Researchers say addressing the second D in REDD can benefit the climate while ensuring timber harvests
Significant reductions in carbon emissions could be achieved by sustainable forestry practices in the tropics, researchers say — but so far, the world is not taking full advantage of this opportunity to mitigate global warming. An international team of researchers analyzed the potential for timber production and carbon emission reductions under two logging techniques over a 40-year period of selective logging. They published their results this month in the journal Frontiers in Environmental Science…
Smoke from Indonesia’s fires begins to drift into Malaysia
Air quality in Indonesia and peninsular Malaysia declined this week as prevailing southwesterly winds continued to blow smog over the water that separates the two countries. “Smoke from forest fires and peat in Riau has already crossed the Malacca Strait,” Indonesia’s disaster management agency chief Sutopo Purwo Nugroho said on Wednesday.
Effects of rising ocean acidification on fisheries in spotlight
A reef fish that can’t find its way home and whose erratic behaviour constantly puts it in danger might make a nice premise for a children’s movie, but oceans filled with Dory’s could spell disaster for their survival. Higher atmospheric carbon dioxide levels means more is being absorbed in seawater, with some young fish’s nervous systems being affected. Notwithstanding the wonderful diversity of marine wildlife around our shores, with 130 species commercially fished in New Zealand and worth $1.2 billion annually, finding out what’s in store for them in a warming world is important.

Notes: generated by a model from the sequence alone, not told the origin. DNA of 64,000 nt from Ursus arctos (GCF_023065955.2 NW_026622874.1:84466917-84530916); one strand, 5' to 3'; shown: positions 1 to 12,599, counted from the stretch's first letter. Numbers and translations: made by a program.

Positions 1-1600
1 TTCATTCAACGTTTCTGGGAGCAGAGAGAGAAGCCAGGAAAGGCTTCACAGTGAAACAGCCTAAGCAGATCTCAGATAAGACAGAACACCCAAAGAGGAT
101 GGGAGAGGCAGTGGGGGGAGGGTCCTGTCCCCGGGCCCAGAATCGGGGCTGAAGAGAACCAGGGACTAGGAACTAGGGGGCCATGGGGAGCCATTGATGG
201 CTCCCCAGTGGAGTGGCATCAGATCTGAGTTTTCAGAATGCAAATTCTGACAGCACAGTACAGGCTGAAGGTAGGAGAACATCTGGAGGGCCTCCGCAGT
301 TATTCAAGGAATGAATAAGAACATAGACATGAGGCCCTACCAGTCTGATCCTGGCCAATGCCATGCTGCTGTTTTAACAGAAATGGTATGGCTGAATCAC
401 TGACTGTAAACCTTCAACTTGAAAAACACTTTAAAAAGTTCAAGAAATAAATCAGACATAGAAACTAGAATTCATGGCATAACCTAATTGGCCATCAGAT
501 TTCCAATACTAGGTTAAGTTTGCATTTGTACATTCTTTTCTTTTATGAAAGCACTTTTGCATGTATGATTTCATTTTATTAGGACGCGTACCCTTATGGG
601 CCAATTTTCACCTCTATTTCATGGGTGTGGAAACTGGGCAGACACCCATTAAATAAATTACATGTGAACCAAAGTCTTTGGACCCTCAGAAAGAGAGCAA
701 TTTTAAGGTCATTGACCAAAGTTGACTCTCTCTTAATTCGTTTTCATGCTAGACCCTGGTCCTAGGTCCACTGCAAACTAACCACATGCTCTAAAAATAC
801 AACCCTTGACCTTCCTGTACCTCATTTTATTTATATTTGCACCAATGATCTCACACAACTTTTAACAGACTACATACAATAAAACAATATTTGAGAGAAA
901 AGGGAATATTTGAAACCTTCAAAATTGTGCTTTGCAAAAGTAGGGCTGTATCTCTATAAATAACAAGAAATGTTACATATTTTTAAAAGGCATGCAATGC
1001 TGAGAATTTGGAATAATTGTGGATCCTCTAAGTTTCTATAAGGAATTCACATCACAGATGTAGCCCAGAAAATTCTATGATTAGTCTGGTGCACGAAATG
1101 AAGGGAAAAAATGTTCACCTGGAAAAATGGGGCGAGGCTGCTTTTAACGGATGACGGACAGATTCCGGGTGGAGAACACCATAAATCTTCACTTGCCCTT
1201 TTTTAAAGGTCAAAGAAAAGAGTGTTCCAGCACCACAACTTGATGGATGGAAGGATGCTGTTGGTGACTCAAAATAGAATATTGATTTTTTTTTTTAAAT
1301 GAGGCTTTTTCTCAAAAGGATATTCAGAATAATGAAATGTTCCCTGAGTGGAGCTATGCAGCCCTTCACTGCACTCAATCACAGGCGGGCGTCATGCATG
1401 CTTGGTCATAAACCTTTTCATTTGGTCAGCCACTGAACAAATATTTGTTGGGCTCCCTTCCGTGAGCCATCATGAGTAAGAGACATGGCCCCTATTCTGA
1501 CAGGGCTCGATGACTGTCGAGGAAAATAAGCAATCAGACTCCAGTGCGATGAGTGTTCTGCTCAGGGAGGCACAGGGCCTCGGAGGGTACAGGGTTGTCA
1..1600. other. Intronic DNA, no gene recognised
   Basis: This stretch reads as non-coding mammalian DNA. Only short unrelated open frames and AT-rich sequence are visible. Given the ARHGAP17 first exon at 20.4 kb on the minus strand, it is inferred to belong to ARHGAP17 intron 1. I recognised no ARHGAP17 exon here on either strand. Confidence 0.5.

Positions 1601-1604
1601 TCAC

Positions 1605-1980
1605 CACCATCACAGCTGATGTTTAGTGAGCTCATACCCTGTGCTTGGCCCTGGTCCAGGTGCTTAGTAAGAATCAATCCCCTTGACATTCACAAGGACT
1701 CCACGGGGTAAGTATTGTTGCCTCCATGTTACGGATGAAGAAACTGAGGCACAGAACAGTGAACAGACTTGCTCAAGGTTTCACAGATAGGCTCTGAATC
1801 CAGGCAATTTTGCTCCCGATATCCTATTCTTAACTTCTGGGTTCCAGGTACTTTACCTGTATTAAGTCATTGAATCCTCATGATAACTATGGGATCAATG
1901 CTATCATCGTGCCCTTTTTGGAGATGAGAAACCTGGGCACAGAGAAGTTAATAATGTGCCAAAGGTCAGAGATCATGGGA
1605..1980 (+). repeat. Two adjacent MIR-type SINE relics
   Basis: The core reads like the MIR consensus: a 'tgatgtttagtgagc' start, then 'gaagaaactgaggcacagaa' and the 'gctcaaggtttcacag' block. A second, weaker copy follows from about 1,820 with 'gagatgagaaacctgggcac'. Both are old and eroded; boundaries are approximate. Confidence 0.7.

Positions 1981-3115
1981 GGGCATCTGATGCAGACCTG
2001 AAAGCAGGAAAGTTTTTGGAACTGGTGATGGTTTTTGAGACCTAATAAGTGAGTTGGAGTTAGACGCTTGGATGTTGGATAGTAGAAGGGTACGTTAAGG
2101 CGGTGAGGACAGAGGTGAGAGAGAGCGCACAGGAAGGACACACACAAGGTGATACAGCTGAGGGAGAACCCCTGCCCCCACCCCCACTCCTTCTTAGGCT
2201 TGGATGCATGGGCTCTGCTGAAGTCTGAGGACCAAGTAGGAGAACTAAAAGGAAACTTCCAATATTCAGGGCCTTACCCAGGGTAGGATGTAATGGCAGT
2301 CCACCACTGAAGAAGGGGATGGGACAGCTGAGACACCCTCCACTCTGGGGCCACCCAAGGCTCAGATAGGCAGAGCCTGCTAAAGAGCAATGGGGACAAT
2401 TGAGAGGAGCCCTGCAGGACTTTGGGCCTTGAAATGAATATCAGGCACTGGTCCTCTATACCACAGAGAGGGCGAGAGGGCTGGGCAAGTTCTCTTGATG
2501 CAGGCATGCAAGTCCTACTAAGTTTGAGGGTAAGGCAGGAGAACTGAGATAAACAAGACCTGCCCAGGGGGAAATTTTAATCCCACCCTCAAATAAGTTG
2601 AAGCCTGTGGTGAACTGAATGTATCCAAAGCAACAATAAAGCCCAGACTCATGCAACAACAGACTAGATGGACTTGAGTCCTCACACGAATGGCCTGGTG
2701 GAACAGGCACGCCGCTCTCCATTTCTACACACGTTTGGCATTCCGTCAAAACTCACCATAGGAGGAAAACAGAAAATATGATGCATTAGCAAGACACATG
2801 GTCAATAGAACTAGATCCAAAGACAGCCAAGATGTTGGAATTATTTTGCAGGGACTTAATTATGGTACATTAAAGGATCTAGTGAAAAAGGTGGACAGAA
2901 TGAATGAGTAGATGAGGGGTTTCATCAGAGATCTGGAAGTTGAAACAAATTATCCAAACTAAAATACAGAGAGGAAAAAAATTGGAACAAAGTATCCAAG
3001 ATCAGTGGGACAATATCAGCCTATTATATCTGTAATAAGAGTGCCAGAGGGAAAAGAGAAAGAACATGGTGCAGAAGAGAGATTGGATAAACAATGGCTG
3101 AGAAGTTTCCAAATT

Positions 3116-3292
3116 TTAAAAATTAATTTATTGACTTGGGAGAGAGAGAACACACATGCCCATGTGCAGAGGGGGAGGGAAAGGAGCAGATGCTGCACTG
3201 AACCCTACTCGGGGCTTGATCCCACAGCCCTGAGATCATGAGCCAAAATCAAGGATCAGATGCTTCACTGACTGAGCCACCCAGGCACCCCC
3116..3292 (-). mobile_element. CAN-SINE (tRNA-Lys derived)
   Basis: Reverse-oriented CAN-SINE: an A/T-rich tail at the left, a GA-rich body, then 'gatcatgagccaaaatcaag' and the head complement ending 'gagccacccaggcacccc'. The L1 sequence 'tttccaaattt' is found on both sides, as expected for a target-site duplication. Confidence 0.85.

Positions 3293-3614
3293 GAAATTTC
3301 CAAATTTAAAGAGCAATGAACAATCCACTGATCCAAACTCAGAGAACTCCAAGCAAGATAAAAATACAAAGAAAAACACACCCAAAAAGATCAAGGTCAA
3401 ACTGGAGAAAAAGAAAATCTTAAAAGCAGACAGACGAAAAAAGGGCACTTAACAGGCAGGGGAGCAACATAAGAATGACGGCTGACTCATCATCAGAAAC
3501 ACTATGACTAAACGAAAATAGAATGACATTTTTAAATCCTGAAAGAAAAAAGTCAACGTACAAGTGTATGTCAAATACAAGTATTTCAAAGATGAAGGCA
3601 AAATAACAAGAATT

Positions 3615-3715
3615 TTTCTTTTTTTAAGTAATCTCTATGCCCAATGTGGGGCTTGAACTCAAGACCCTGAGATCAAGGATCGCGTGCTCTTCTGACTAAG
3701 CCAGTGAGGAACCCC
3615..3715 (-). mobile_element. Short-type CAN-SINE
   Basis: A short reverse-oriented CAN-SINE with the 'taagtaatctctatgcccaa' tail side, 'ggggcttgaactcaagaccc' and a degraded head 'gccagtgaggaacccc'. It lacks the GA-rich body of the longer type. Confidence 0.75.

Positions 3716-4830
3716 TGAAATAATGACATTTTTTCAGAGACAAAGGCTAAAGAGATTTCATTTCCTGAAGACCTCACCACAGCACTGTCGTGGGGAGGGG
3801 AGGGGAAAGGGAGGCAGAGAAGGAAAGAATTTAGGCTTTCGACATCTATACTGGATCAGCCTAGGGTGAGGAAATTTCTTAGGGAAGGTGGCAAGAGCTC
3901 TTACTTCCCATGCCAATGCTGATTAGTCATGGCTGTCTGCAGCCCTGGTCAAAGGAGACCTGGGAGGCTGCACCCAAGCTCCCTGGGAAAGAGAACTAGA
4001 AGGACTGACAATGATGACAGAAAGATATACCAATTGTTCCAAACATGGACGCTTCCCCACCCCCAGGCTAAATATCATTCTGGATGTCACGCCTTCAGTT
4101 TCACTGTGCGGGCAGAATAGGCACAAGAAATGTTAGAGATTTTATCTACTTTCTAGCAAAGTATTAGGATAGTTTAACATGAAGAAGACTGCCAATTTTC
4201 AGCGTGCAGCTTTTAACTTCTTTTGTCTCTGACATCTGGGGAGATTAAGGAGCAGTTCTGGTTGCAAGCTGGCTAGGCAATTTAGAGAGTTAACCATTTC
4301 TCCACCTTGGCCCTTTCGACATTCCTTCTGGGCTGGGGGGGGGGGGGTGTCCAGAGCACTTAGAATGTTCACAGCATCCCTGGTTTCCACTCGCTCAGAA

Extending sanctuary zones in Ningaloo Marine Park will help defend it from climate change: study
AUSTRALIA – Murdoch University led the study that mapped the most resilient habitats of the more than 263,000-hectare World Heritage-listed park using remote sensing. The resilience of each area was measured by its depth, structural complexity, amount of water mixing, seaweed cover, live coral cover and proximity to human activity. The study suggests existing sanctuary zones could be expanded to cover the deeper, offshore areas to keep the most resilient areas of the reef healthy and protected.
‘All they need is a head start’: reforesting India’s Western Ghats
India is home to iconic wildlife like tigers, dholes and even lions, as well as many species found nowhere else in the world. But they share the subcontinent with the world’s second-largest human population – and as India’s 1.3 billion people vie for space with wilderness, wilderness has often lost out. Such is the case in the Nilgiris District of the southern Indian state of Tamil Nadu. Once covered in a mosaic of montane forest and grassland, the Nilgiris was transformed into a land of plantations over the past two centuries. But now efforts are underway to restore the landscape to its native state.
Scotland’s rare mountain plants disappearing as climate warms, botanists find
There is clear evidence that some of Britain’s rarest mountain plants are disappearing due to a steadily warming climate, botanists working in the Scottish Highlands have found.
High-tech tool could boost bid to make New Zealand predator-free